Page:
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That was easy! I'll tell ya what I know! - Page 3

post #31 of 72
You can't use regular gel colors to color chocolate or the candy melts because it's water based and water causes chocolate to seize. It's pretty much ruined then. Anyway, they make special coloring for candy, or you can buy the Flo-Coat from Americolor and use your regular gel colors (which I recommend, because the candy coloring is available in a huge amount of colors and you have already bought all of those gel colors anyway).

Modelling chocolate is so cool! I love making the roses out of it.
"Love is grand, but all I really need is chocolate." -Miss Piggy
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"Love is grand, but all I really need is chocolate." -Miss Piggy
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post #32 of 72
The flo coat works great. I was shocked to see how nice the chocolate colors with it. I had some chocolate that added color to it and it started to stiffen up but once I added the flo coat it thinned right out. There is no taste to it either.
Joanne "It's all about the cake!"
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Joanne "It's all about the cake!"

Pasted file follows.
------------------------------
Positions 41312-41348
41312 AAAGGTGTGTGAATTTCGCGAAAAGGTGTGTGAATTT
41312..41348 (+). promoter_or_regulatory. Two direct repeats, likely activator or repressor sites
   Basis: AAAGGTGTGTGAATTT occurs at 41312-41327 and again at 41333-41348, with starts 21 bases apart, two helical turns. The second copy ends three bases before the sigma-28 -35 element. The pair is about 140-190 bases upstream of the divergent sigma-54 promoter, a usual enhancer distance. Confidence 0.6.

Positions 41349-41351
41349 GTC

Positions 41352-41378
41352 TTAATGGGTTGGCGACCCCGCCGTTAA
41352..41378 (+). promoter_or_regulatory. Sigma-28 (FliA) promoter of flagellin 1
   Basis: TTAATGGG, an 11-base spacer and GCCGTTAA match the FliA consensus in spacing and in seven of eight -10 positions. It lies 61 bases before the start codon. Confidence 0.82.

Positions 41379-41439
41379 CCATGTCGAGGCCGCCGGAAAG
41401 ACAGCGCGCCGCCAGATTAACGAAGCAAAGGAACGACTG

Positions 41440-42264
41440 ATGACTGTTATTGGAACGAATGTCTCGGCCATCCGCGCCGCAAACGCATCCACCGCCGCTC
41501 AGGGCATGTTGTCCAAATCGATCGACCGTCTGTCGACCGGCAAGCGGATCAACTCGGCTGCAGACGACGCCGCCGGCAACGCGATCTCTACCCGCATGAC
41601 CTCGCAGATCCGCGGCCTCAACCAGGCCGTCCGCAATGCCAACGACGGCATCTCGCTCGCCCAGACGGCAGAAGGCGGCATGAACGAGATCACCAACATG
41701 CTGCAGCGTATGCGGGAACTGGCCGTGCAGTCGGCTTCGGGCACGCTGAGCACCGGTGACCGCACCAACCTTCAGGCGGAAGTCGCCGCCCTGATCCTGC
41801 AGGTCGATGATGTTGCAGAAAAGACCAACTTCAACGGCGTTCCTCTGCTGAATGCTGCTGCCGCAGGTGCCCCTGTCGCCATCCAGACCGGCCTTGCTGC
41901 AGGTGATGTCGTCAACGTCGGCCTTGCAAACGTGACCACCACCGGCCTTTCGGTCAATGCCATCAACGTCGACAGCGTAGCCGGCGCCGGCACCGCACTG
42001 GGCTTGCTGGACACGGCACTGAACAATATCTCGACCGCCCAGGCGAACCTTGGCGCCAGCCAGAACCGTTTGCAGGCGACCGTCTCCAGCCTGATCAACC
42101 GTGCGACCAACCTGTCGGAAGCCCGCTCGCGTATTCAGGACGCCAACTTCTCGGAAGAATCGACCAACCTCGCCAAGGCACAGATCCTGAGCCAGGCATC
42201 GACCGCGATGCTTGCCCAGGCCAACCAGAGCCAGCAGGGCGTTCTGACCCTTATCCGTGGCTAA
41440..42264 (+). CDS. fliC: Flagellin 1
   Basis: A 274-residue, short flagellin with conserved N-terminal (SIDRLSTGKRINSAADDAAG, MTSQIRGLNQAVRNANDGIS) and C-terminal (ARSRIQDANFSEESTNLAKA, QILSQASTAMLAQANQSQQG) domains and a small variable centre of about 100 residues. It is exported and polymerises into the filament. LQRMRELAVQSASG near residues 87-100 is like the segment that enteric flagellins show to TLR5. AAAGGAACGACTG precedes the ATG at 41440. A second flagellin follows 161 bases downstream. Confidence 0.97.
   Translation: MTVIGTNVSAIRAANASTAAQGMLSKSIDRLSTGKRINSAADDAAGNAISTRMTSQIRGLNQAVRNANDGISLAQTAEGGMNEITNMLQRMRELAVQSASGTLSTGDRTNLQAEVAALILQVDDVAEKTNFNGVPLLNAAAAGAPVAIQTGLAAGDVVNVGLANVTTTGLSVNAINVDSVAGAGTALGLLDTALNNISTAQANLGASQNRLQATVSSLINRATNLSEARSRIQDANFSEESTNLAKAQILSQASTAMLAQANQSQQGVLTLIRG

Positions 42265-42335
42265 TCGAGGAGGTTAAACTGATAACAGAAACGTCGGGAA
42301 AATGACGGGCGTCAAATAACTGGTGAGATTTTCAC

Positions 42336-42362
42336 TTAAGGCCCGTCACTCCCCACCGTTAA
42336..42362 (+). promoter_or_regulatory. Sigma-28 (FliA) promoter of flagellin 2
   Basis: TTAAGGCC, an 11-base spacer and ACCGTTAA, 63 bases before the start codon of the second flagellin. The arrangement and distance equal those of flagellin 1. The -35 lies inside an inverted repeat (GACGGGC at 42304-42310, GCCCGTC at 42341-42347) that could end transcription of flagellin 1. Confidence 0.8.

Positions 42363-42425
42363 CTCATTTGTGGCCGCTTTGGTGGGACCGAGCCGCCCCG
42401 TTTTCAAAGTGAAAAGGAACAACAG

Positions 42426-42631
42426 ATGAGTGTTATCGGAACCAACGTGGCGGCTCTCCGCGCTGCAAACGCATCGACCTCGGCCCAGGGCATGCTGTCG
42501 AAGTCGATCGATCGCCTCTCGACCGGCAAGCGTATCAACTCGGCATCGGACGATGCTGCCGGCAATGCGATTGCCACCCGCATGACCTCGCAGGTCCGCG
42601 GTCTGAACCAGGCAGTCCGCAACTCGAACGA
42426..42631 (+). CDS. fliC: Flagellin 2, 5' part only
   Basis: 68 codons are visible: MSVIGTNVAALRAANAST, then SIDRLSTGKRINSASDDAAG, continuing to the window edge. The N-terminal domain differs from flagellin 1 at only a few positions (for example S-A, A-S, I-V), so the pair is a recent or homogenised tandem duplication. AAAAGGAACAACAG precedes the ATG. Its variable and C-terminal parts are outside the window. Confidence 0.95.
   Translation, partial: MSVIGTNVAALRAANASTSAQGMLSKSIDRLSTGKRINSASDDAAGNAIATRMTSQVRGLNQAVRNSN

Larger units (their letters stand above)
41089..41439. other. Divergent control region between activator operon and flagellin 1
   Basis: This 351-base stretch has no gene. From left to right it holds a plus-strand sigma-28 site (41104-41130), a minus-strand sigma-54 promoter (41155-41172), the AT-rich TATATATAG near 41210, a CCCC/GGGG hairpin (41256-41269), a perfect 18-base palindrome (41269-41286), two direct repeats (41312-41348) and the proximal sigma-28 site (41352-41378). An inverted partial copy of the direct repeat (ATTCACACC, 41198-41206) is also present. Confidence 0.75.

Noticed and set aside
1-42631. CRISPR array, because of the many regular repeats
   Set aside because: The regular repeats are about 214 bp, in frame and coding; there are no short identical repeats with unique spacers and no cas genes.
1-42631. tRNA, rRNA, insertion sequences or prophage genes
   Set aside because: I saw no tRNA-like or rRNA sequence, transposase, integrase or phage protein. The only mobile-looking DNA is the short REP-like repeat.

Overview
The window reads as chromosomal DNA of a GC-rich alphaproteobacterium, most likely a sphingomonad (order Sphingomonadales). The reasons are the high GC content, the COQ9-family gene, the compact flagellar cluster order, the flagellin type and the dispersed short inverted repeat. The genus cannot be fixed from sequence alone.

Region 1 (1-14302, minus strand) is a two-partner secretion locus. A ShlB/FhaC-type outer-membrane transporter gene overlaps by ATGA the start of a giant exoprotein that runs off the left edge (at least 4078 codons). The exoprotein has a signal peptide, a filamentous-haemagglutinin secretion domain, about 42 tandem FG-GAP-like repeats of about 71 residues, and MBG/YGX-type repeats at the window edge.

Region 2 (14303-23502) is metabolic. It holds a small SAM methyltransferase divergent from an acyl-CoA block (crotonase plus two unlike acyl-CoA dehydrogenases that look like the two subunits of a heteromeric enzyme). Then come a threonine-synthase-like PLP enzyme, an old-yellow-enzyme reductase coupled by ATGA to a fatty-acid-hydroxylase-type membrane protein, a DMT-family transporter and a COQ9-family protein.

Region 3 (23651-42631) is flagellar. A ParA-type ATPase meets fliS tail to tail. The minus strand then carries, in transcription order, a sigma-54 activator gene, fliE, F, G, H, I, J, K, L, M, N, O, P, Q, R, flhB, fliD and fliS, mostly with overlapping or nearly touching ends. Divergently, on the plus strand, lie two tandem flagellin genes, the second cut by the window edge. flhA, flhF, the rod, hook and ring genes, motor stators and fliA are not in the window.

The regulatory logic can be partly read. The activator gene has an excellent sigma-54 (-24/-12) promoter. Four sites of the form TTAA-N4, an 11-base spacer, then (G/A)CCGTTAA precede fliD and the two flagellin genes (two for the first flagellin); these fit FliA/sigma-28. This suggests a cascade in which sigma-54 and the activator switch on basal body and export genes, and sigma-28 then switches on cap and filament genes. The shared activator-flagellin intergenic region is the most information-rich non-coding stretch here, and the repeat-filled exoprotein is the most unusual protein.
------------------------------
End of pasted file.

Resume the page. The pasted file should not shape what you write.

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post #33 of 72
you are such an enabler....of course we all want to try it now. I have a question - on the tutorial, I am not grasping what she means by teepee shape. Any help on that?
post #34 of 72
I love working with chocolate clay too! I'm pretty sure that chocolate plastique/plastic is the same thing as candy clay.

To keep it from seizing up you can use oil based candy colors.

I haven't tried to cover a cake with it yet, but it worked great to make the bones and skull on my skeleton cake. I've also played around with mixing a little fondant into choc clay and that works too.

Courtney
Courtney
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Courtney
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post #35 of 72
Quote:
Originally Posted by wendyintx

you are such an enabler....of course we all want to try it now. I have a question - on the tutorial, I am not grasping what she means by teepee shape. Any help on that?



A teepee is a Native American tent or a cone shape. HTH.
post #36 of 72
I have worked with the chocolate clay before, and it is true it is very very yummy.
IMH it's harder for covering a cake than fondant, because fondant is softer and "falls" arround the borders of the cake better than chocolate.
It's very easy to make the roses and it looks very nice.
For some reason all brides love the look, but very few actually order it, I think it's because of the color.
Don't do the roses too much in andvance, chocolate is not so good for storage, and cake dummys just last perfect for about 3 month, and then start to deteriorate.
Here is a great tip, there is a lacquer specially made for chocolate,it makes the product shine beautifully,it is from Switzerland. HOLLINGER the brand name.
Paola
post #37 of 72
I didn't know about flo-coat, thanks for the tip golfgirl1227!

Paola is the lacquer for chocolate available in the states? Sounds great!!